St. Johns Bridge, 1930

A spectacular 1930 image of the St. Johns Bridge during construction. The main cables and suspender cables are in place waiting for the deck to be hung. “Cables Manufactured and Erected by Roebling” refers to the John A. Roebling’s Sons Company, whose founder designed the Brooklyn Bridge. In the distance, below the center cable span, you can see the old vernon standpipe which was moved from Northeast Portland in 1920.

(City of Portland Archives)

8 thoughts on “St. Johns Bridge, 1930

  1. The 1930’s were a “golden era” for bridges in Oregon. Think of all the beautiful spans on 101 along the coast.

  2. Chris –

    Just a shot in the dark here, but that might be the Sauvie Island Ferry, which ran until the Sauvie Island Bridge opened in 1950?

  3. I can make out the name “Multnomah” on the ferry. A Google search on “multnomah ferry” pulls up this site: http://www.cimorelli.com/cgi-bin/magellanscripts/ship_dates_volume.asp?ShipName=Multnomah+%28ferry%29. which , citing the Tacoma Public Library claims the following:

    “Multnomah (ferry)
    Another Northwest ferry, the 109 -foot Multnomah, formerly in service on the Columbia, but made surplus by the completion of the St. Johns Bridge, was taken on an even longer ocean cruise in April. The ferry was taken in tow at Portland by the ocean tug Mamo of Young Bros. Ltd., who had purchased the ferry, and taken to Hawaii for operation between Honolulu, Pearl Harbor, and Ford Island. Capt. I. (Bob) Purdy of the Mamo rigged a towing bridle clear around the ferry’s hull, making it fast to the sternpost, the gear standing up well to the 2,322-mile ocean tow and the Multnomah arriving safely to become the first automobile ferry in Hawaiian service. Gordon Newell, Maritime Events of 1933, H.W. McCurdy Marine History of the Pacific Northwest., p. 422.”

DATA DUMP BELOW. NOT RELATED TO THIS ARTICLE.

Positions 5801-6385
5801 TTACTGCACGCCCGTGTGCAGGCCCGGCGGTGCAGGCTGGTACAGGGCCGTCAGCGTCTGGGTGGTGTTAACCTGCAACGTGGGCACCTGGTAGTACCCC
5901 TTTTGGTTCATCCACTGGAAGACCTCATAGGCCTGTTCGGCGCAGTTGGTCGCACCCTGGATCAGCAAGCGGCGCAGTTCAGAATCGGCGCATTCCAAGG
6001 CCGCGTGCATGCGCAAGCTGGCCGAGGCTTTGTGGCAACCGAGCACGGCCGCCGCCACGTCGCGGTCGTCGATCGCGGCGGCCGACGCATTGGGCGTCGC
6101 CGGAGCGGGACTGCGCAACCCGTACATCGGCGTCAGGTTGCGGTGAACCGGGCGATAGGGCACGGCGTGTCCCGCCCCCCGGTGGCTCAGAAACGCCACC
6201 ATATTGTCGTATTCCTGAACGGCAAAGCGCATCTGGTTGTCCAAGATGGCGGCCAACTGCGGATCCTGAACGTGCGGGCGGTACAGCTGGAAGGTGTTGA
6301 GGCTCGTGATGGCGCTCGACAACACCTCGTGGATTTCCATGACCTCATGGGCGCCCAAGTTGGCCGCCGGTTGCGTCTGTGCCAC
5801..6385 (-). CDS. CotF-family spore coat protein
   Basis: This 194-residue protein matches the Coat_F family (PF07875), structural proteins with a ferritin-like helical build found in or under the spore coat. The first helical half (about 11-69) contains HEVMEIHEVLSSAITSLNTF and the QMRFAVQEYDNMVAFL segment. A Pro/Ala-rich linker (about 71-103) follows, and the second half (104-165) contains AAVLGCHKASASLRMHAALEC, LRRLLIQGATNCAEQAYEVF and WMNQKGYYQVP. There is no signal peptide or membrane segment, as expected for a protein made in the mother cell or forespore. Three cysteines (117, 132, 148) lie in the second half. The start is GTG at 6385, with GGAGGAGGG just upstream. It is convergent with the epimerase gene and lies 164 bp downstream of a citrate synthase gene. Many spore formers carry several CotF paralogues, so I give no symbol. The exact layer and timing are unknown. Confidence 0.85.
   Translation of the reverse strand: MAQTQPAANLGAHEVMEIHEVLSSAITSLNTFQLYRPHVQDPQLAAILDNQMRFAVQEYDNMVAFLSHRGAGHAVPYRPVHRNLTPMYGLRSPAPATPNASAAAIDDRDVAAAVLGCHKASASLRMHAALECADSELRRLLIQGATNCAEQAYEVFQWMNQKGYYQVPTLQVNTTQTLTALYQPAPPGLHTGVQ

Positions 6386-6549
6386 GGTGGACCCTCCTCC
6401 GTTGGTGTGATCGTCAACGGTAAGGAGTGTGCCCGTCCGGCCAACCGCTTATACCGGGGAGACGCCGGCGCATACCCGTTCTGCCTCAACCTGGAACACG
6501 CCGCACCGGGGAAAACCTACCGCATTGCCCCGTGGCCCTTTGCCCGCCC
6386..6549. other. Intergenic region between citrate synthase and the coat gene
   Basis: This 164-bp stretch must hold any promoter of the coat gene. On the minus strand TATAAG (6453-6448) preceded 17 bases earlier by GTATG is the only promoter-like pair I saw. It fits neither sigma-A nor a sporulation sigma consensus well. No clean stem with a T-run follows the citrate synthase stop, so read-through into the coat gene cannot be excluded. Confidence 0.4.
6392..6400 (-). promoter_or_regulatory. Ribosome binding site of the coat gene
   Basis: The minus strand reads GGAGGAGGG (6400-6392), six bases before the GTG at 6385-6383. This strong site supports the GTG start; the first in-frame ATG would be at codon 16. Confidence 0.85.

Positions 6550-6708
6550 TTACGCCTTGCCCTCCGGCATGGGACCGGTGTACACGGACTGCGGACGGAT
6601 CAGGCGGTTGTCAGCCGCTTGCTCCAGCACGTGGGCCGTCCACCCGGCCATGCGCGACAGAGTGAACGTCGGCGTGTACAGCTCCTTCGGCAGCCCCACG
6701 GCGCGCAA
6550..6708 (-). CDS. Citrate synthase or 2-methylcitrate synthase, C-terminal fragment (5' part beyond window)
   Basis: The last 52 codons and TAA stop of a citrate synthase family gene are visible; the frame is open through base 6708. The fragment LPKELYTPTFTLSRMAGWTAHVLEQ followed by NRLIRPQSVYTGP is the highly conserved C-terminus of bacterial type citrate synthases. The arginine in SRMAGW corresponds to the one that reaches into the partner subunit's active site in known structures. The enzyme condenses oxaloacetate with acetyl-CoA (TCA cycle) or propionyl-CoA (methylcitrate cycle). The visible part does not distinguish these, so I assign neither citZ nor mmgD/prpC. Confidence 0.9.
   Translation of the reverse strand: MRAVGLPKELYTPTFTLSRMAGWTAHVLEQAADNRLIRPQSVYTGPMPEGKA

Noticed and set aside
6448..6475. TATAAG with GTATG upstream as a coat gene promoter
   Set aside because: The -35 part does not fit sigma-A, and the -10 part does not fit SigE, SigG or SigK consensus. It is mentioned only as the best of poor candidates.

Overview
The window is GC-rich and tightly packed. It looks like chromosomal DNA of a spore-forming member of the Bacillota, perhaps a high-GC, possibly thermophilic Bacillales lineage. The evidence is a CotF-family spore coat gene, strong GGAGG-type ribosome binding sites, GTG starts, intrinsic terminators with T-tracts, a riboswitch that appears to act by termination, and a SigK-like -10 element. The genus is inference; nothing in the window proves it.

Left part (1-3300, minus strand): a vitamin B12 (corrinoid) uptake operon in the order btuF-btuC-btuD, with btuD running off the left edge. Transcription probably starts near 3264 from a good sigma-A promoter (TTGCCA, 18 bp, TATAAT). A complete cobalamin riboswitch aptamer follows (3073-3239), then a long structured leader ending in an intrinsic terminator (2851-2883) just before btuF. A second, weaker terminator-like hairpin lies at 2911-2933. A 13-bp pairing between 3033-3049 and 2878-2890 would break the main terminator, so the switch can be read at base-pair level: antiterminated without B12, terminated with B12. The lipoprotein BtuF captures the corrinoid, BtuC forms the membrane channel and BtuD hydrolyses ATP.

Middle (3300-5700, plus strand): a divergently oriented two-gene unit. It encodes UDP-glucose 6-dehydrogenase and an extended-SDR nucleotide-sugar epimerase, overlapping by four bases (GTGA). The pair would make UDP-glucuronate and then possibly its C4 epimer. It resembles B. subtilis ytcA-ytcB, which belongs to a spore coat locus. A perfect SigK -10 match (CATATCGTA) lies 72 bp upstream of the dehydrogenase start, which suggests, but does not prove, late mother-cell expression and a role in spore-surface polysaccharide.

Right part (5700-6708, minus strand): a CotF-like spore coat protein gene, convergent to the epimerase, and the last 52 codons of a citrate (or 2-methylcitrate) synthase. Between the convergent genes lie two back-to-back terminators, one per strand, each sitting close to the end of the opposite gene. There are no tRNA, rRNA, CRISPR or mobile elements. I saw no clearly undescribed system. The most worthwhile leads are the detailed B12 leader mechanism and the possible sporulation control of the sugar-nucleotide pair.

4. Great pic and great bridge.

    Note the several men walking on the cables!

    Anybody know where the ferry landings were?

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